The boat went very well indeed. The coast line could have been Andalucia, but more beautiful. The sea was beautiful Mediterranean blue.
From Lindesnes the wind increased from a 5 to a 6. We jibed on to port about seven miles offshore from Mandal and the run in to the coast took very little time at all as ‘Talisker 1’ literally flew touching 8 knots through the water.
Yet again the approach to the coast is littered with danger.
Within the protected bay just before the narrow entrance the engine was on, the genoa furled and the main down.
It’s rather smart here! And expensive!
My neighbour heading for Scotland says there are very strong winds forecast in the North Sea! A gale. I thought there were some easterly winds due Wednesday or Thursday. I need to check.
We have logged 126 NM since Stavanger.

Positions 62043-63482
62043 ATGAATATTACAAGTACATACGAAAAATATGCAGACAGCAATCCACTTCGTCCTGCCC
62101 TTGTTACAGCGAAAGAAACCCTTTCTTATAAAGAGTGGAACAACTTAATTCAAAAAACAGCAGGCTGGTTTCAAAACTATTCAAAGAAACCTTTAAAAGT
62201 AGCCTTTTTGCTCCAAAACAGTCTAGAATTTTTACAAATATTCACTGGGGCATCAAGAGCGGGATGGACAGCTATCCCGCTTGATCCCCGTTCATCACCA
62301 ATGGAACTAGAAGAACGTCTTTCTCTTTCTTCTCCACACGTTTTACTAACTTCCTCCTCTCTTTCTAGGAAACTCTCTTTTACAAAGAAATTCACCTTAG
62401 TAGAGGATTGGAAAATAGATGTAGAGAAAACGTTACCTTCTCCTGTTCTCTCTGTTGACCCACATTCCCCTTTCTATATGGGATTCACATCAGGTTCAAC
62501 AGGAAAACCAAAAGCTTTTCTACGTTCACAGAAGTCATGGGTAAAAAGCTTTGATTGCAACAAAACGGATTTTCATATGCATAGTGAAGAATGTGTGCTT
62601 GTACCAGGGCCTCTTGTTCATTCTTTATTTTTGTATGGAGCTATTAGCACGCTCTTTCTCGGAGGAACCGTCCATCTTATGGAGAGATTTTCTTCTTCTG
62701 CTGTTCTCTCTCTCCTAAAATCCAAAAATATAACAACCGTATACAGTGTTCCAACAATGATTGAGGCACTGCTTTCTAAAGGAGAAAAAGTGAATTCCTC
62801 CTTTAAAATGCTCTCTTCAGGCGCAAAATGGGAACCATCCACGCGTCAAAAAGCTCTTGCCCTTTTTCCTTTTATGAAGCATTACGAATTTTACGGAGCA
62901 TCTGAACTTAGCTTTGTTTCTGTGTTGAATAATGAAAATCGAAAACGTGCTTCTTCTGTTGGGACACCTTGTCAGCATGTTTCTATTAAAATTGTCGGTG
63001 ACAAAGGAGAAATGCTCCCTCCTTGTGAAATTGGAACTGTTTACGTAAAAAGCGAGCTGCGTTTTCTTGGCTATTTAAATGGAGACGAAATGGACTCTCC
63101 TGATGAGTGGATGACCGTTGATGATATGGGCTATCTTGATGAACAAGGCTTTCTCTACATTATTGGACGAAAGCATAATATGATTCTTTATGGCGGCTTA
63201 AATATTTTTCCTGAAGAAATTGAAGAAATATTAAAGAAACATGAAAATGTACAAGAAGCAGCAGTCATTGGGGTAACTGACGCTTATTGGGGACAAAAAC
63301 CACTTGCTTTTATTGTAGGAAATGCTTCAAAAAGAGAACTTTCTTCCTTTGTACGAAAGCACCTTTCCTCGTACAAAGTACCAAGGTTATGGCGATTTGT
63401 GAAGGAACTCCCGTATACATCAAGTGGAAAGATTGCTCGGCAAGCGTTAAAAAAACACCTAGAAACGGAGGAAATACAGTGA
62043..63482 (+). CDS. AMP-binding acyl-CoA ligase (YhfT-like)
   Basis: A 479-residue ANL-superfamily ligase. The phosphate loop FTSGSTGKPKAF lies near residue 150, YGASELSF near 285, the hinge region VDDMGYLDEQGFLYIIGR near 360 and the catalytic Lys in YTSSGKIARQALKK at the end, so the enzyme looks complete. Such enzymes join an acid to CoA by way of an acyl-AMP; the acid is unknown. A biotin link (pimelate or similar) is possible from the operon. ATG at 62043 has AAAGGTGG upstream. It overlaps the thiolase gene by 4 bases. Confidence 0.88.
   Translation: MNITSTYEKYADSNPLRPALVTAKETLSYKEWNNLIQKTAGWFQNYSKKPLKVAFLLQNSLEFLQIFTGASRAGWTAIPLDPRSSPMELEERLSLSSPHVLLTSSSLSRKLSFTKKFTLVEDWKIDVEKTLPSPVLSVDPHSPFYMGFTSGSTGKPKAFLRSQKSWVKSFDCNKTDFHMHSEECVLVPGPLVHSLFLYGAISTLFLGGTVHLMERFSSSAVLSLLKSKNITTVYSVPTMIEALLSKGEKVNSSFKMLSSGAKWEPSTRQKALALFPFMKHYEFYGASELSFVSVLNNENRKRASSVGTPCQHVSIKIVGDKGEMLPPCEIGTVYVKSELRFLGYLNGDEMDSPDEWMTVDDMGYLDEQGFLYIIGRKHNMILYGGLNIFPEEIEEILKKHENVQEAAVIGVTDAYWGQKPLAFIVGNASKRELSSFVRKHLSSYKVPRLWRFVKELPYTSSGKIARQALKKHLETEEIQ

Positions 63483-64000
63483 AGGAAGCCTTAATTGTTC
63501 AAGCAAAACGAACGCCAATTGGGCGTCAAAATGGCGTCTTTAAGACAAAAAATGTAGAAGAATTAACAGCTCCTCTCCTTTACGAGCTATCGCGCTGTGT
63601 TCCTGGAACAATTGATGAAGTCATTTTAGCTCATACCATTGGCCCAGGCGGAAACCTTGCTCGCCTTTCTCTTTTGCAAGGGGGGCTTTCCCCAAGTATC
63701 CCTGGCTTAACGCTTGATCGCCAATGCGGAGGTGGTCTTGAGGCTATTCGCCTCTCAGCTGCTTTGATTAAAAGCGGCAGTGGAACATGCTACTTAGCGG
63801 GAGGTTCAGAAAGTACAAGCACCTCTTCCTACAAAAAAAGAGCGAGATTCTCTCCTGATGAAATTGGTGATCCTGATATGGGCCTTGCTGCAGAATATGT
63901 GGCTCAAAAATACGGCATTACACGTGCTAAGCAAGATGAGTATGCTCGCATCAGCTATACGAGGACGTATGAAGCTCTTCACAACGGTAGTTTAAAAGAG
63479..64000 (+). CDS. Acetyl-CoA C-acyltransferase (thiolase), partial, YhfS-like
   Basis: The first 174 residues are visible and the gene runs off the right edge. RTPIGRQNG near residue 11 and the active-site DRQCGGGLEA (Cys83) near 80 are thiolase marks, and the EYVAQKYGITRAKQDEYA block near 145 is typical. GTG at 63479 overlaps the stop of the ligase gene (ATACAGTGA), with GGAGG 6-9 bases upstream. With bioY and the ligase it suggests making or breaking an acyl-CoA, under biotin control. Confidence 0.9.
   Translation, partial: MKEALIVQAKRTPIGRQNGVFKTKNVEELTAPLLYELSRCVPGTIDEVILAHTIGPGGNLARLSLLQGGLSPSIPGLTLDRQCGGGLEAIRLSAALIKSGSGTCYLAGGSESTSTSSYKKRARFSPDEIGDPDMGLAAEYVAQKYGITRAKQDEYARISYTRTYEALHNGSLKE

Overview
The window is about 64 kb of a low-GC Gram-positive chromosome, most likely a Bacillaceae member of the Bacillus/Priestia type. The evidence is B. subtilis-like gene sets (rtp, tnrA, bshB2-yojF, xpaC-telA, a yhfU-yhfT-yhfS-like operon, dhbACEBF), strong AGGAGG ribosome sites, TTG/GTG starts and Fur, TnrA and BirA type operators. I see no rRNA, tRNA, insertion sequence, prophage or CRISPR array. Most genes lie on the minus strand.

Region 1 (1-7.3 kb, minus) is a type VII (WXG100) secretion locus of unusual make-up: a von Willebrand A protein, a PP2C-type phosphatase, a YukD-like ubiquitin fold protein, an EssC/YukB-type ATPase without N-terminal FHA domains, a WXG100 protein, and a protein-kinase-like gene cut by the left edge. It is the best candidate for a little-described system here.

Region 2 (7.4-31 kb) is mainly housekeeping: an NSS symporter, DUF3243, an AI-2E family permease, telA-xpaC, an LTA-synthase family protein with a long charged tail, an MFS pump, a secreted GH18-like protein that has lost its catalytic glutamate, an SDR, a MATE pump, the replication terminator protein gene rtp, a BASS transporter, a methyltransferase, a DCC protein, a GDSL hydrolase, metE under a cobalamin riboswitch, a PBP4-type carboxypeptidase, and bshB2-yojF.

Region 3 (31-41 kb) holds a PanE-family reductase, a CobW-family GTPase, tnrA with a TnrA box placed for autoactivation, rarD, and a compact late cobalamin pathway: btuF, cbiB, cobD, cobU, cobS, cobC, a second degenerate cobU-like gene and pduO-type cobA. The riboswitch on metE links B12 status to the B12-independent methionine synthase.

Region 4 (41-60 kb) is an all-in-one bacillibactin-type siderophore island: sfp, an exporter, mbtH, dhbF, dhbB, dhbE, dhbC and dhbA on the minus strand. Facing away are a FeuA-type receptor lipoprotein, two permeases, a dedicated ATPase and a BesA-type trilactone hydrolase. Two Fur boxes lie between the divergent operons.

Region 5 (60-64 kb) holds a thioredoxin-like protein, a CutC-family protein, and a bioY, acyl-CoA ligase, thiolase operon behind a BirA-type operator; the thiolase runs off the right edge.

I felt a bit lethargic today! We should have sailed to Kristiansand but decided to stay in expensive Mandal, do some washing and have a blank ships log book page photo copied as the book is coming to an end.
We are rafted to ‘Tiffin’, a Rcona 400 of Sweden. Looks a nice boat. The lady is not his wife, but his sister and the afore mentioned pretty girl, his daughter.
As he is teaching them to tie knots it seems they have not done much sailing. He seemed relieved not to be going in the strong North Sea gale that he had mentioned. I reckon he would have been minding his boat + two ladies instead of having help from two crew! Having spoken to the sister it is clear she has done little sailing. Anyway! I mentioned Peterhead! Inverness is a 80 NM further than Peterhead and a good nights sleep in a safe marina will shorten and make the final arrival less of a hardship. They ought to depart from Norway a good deal nearer too. Perhaps Ergusund! That would take a further 50 NM off the crossing.
What do I know!
I am thinking of leaving for Denmark tonight.